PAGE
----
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What is Intermittent Fasting?

“I fast for greater physical and mental efficiency”

~ Plato

If you do not eat anything after a 6 or 7 pm dinner until the next morning, you are doing a short-term fast of about 8-12 hours depending on what time you have breakfast. If you do short-term fasts regularly or daily then it is considered intermittent fasting. With intermittent fasting, you set certain cycles to ensure you fast regularly. For example, the two most common intermittent fasting cycles I teach are based on a 1 meal per day and 2 meal per day schedule. The 1 meal per day cycle is straightforward. You pick the most convenient time in the day for you to eat and you enjoy your only meal of the day (about a 24-hour fast).

The 2 meals per day intermittent fast is a little more complex. Here I recommend you choose an eating window of 4-6 hours. For example, having your first meal of the day at 12:00 pm and your second (final) meal at 6:00 pm is a 6-hour eating window. In other words, you can eat from 12pm-6pm but not outside of those hours or window (18-hour fast). If your first meal is at 2:00 pm and your last is at 6:00 pm then you are using a 4-hour eating window (20-hour fast).

In the beginning, I would start with the 2 meal per day schedule with a 6-hour eating window until you get used to the feeling of living and functioning in a fasted state. I remember when I started intermittent fasting several years ago. It was definitely an adjustment and it wasn’t just a physical one. The hunger pans went away quite quickly for me, lasting only a few minutes in the first couple of days. More than anything, it was challenging mentally. This was not because of mental fatigue, fogginess or function but more from a test of self-belief and will power and habit deconstruction.

Actually, my mental clarity and function rose significantly. I had more energy than I ever had before on a consistent basis. I could work a full day and then workout intensely in a fasted state and still feel energetic afterwards. My body obviously loved and thrived from intermittent fasting. I quickly realized that the challenge was all in the mind. We set up these mental barriers to change which sound like; “There’s no way I can go that long without food. I would die!” “I have no will power so it won’t work for someone like me.” Of course, this is nonsense.

Once you get going, your will power and relationship with food changes. You become less of a slave to food. You will adopt more of an ‘eat to live’ mentality instead of a ‘live to eat’ one. It may be difficult for you to visualize yourself having that kind of control right now, but I assure you, you can and will. I have seen the most “out-of-control” overeaters completely change their ways within days of implementing intermittent fasting. Your body and mind completely change state. Think of it as a total paradigm shift.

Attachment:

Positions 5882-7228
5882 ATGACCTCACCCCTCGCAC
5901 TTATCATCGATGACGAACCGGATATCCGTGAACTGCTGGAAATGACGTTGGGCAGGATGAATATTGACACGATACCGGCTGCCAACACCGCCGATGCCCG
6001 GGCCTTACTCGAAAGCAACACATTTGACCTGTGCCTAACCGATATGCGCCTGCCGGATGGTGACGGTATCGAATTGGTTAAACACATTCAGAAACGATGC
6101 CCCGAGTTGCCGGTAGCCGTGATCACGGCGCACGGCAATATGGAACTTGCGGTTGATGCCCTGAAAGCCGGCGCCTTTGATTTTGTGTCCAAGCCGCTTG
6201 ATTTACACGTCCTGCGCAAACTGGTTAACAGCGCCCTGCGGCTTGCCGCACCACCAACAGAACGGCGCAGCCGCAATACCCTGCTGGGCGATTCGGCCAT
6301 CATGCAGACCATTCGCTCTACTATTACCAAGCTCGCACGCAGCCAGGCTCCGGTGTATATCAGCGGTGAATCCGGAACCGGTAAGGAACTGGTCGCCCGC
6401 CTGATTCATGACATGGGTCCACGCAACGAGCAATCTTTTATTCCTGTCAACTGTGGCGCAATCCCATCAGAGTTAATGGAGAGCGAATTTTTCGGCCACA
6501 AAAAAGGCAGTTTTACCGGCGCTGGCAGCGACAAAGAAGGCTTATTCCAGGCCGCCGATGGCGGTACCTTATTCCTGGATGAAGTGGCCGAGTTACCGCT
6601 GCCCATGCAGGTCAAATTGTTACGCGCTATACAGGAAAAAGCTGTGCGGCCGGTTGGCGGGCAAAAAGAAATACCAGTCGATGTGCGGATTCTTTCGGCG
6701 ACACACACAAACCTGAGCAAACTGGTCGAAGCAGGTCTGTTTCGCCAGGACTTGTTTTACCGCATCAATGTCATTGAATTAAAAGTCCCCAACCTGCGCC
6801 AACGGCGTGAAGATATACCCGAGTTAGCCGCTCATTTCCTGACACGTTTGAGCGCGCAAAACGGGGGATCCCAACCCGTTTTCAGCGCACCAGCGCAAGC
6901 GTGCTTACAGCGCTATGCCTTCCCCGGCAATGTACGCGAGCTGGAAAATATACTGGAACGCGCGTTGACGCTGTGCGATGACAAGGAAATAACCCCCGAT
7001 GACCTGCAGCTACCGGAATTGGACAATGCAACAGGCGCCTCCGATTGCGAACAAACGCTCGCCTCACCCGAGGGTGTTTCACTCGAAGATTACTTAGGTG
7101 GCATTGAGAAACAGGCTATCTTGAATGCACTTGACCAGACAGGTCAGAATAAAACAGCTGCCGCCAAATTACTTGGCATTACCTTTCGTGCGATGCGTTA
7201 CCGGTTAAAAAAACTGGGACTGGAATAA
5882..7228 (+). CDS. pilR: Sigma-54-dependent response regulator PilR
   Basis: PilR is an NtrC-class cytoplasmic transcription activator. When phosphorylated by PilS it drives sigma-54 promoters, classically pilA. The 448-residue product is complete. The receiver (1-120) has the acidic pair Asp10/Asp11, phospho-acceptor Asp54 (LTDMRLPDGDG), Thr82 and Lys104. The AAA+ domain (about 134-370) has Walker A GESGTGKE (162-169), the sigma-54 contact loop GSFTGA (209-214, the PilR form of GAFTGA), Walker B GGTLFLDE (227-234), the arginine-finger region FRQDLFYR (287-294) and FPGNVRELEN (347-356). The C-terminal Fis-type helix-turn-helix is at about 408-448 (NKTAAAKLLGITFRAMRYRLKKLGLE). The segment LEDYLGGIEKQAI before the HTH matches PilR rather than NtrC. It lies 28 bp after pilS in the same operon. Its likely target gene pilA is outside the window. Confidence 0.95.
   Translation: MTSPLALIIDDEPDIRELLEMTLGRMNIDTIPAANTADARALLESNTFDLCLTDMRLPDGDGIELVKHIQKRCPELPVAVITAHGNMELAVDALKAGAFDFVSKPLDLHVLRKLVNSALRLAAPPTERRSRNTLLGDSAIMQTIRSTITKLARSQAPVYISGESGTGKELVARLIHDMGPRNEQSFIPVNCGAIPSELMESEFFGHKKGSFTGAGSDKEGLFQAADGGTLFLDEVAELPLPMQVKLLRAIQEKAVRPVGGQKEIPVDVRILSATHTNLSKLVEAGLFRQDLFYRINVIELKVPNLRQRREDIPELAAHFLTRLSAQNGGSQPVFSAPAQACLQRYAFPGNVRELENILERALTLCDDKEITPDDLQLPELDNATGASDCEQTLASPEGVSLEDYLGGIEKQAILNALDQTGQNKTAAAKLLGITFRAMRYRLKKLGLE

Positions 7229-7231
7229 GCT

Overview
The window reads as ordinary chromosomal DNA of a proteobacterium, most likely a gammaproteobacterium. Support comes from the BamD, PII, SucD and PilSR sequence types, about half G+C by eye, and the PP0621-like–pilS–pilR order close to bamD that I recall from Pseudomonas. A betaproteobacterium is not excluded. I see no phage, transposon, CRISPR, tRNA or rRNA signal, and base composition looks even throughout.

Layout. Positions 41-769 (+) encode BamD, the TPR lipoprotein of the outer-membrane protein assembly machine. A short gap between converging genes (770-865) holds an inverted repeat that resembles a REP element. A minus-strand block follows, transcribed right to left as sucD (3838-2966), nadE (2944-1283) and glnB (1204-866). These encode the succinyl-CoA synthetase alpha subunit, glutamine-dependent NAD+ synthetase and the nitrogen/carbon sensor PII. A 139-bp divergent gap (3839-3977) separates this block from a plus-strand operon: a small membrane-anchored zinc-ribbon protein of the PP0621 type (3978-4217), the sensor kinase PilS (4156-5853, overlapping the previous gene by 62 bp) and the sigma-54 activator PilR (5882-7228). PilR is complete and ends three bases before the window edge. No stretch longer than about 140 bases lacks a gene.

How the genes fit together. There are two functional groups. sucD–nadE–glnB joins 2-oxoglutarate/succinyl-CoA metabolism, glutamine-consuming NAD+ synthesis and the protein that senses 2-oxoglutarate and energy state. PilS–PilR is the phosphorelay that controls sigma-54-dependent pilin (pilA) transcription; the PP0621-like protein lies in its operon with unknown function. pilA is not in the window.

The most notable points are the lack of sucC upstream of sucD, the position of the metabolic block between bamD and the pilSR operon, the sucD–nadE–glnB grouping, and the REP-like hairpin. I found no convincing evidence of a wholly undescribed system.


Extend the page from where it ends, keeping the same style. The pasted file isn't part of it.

Intermittent fasting has a host of other benefits as well including fat loss. If fat loss is your goal then combining intermittent fasting with lowering your carbohydrate intake, especially to the point of ketosis (25 grams or less), will boost your initiative. When I get a client, who is super motivated and their compliance is high, I put them on a well-formulated, intermittent fasting ketogenic diet (IFKD) and the fat loss results are always incredible. This is because IFKD promotes fat-adaptation for energy. You literally become a fat burning machine (instead of a glucose one). Once you reach your goal, you can start reintroducing some more carbohydrates and determine what your “Carb Tolerance” or intake threshold is roughly. This way you can create a more practical maintenance diet to enjoy more delicious foods and still not gain any of the fat you lost back.

Your V10 Health Coach,

Sal Crispo

P.S. If you are interested, I also make a coaching video for each of these posts on YouTube. You can subscribe to my YouTube channel so you do not miss out on any of the valuable content I share. Here is the link for this post:

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